Thursday, August 27, 2009

Orthodoxy and the Hellenization of the Jews

"...Jewish Palestine had already been under Hellenistic rule and its resulting cultural influences for some 300 years by the time of Jesus of Nazareth's arrival." --Dr. Martin Hengel, Ph.d

Recalling that in antiquity Greece was not the unified nation as we think of it today, but a nation of city-states (polis), each have to a large measure its own sovereignty. Thus a citizen of one polis was not a de facto citizen of any other, and once obtaining permission to leave one's own polis, travel to another was a potentially hazardous undertaking. After a citizen departed the gates of his own polis, where he held citizenship, he passed out into a place of limbo while en route. Traveling to the next place, one would not necessarily be admitted, since one was a foreigner in that place.

Despite the political alliances and organization of ancient Greek cities, Greek learning, thought and education was widespread and prominent throughout the middle east. "Hellenization was so widespread" that Jewish Palestine was more accurately described as Hellenistic Judaism, writes Constantelos in his book, Understanding the Greek Orthodox Church."Its force, which embraced almost every sphere of life... was an expression of the power of the Greek spirit which penetrated and shaped everything, expressively and receptively." Thus Greek was the language, long in common use by all. The Hebrew tongue of the Jew's forefather was nearly forgotten. The coming of the Christ was approximately 360 years into Greek-Roman rule.

Judaism did not rebuke Hellenization. Nor did the emerging Jewish Christians reject
wholesale the thoughts, perceptions, philosophy, life-style or politics of Hellenism. Rather the Christian-Jewish sect embraced it. Greek and Roman culture through subsequent centuries became part and parcel of Orthodox belief and imagination.

Thus Christianity appears in the world not as a reaction against Hellenism, but in concert, as a new and empowered spiritual force; it united the Greek and Roman world thoroughly. The doctrine of God was brought to the Christians by way of an already established view that long played a part in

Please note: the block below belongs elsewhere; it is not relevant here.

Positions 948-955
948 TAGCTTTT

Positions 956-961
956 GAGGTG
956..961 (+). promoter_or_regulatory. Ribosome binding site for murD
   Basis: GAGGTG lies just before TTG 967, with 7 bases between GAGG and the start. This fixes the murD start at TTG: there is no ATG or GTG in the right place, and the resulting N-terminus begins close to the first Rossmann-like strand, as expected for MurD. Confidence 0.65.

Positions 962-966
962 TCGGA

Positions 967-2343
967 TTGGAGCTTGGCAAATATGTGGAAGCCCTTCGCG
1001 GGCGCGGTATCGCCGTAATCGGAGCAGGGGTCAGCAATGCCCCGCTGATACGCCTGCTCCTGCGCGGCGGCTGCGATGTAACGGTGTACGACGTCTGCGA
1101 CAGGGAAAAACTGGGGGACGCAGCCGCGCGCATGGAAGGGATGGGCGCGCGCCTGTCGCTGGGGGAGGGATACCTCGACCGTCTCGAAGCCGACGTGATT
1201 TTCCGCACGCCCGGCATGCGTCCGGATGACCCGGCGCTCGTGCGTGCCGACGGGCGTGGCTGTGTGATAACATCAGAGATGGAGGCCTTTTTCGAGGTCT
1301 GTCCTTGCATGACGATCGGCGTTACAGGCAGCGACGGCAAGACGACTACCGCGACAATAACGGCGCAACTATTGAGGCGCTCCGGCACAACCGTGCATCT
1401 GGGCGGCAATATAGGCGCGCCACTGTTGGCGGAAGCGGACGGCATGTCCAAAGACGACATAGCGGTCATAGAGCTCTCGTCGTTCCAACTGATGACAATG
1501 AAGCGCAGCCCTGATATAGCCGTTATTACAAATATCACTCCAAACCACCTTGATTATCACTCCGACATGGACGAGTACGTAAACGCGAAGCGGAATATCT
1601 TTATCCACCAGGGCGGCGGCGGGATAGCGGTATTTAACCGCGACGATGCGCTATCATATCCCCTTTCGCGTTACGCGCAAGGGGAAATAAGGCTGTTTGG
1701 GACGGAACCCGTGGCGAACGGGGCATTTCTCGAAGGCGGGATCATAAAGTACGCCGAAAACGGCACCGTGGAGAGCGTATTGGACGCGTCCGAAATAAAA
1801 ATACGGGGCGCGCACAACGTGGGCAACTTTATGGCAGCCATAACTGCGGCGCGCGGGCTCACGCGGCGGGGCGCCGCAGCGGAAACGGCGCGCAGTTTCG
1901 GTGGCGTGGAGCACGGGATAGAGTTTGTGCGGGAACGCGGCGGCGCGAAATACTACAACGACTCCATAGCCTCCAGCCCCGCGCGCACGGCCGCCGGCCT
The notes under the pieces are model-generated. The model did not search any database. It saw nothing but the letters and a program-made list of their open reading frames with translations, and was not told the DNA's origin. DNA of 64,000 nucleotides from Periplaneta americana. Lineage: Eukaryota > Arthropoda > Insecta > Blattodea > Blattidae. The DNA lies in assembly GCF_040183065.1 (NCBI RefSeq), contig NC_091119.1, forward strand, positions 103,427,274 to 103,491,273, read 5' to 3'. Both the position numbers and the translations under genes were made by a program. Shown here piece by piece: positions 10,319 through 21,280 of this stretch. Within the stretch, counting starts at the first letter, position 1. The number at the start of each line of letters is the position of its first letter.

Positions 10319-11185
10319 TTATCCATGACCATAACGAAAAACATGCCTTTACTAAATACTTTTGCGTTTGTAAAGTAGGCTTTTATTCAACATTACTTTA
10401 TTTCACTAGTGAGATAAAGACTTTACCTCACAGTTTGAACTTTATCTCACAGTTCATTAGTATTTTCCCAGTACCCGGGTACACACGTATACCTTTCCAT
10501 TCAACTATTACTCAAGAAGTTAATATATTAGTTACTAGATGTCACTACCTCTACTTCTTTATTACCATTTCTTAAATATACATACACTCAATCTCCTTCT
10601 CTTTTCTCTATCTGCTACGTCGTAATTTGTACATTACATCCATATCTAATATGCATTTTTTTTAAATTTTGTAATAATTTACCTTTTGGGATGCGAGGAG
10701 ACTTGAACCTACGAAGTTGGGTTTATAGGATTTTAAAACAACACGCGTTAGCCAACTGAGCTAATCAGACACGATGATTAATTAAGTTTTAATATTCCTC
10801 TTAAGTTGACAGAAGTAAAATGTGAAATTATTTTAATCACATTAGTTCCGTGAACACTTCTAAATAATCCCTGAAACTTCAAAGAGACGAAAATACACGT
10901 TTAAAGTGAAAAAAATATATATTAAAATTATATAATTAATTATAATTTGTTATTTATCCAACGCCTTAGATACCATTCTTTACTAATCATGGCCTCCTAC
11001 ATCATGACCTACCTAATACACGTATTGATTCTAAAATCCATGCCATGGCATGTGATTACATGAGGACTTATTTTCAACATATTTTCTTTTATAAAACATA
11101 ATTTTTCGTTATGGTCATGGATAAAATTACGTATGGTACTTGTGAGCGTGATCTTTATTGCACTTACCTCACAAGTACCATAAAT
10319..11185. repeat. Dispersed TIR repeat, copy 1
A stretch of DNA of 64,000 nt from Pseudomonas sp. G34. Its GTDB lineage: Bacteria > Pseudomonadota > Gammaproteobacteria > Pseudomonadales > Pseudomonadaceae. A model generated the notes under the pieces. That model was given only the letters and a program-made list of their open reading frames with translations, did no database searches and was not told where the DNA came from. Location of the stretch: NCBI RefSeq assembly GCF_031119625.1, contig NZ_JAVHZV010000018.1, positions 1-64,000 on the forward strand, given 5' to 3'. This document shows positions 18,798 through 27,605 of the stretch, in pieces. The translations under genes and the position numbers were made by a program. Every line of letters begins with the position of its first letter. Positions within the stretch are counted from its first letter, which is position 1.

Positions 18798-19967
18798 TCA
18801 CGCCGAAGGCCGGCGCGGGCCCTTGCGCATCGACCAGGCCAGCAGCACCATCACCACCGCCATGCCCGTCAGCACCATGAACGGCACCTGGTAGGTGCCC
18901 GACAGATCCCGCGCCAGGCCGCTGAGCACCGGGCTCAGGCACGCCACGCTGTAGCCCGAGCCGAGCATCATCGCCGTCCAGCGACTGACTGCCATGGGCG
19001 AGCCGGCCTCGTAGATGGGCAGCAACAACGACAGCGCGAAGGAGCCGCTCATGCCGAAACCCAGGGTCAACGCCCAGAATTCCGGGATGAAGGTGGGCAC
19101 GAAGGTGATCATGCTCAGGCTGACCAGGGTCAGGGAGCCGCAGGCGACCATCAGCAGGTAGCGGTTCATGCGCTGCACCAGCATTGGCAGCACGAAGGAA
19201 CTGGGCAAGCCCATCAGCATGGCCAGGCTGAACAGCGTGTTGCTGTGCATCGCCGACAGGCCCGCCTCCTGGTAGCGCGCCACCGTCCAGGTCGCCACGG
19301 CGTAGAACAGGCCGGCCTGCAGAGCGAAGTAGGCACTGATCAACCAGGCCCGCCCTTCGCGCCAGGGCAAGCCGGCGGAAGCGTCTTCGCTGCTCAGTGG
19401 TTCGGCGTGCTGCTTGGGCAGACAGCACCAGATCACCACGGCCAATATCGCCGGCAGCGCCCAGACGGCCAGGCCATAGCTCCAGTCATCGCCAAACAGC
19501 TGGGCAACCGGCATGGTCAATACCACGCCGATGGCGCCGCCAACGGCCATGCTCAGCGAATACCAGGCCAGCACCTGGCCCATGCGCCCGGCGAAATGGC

Hellenism. Monism was much in vogue and debated by many scholars in antiquity. God was spoken of as the 'one who contained all'.

Many elements of Christianity that would claim to be uniquely her own, in fact, stretch far back into the ancient world; these ideas have had a long reign in the world of ideas. The Church would like to claim,
for example, that she has the origins of the name (logos); that divine revelation was limited to the Jewish-Christians. They used established Greek thought to attack polytheism and to explain elements of the Torah, which reflect a sometimes different conception of the natural world. "Natural revelation is a very important element in several religions," argues Constantelos.

While ancient Greece accepted polytheism, the "new
religion," Judeo-Christianity, advanced the cause of the Oneness, and her corresponding view of God as a mono-theism. Yet ancient Greece was pluralistic in her beliefs. No single philosophical idea was dominant. Both monotheism and polytheism were widespread. Greek civilization was correspondingly in flux.

Choice (heresy, haeresis) was thought the right of the Greek in the polis; later this notion of choice developed further into a sense of free-will, and remained part of Orthodox teaching, while other ideas related to the free Hellenistic spirit of the earliest eras were deemed heresy and expunged. The developing Orthodoxy saw life, and God everywhere.

God was, in the Christian mind, uncontainable (achoretos); Life is a mystery, suffused with this most holy of spirits. Creation is sanctified by the presence of the deity in man and nature. "This state reveals itself in human consciousness." For this reason temples, altars and other religious materials were put into use by the Christian community, reminding themselves that the presence of God was everywhere.The development of an idea of the personal, loving Spirit in the Christian mind further distinguished Orthodox Christians from others in the ancient world.

Consequently, through the Hellenization of the Jews, the stage was set for the timely entry of the Messiah, Emmanuel, Jesus of Nazareth, Jesus the Christ. "Greek monotheism developed progressively after the sixth century B.C.E (BC). It was now Aristotle, the Greek thinker, who wrote, "God, being one, yet has many names, being called after all the various conditions which he, himself inaugurates."

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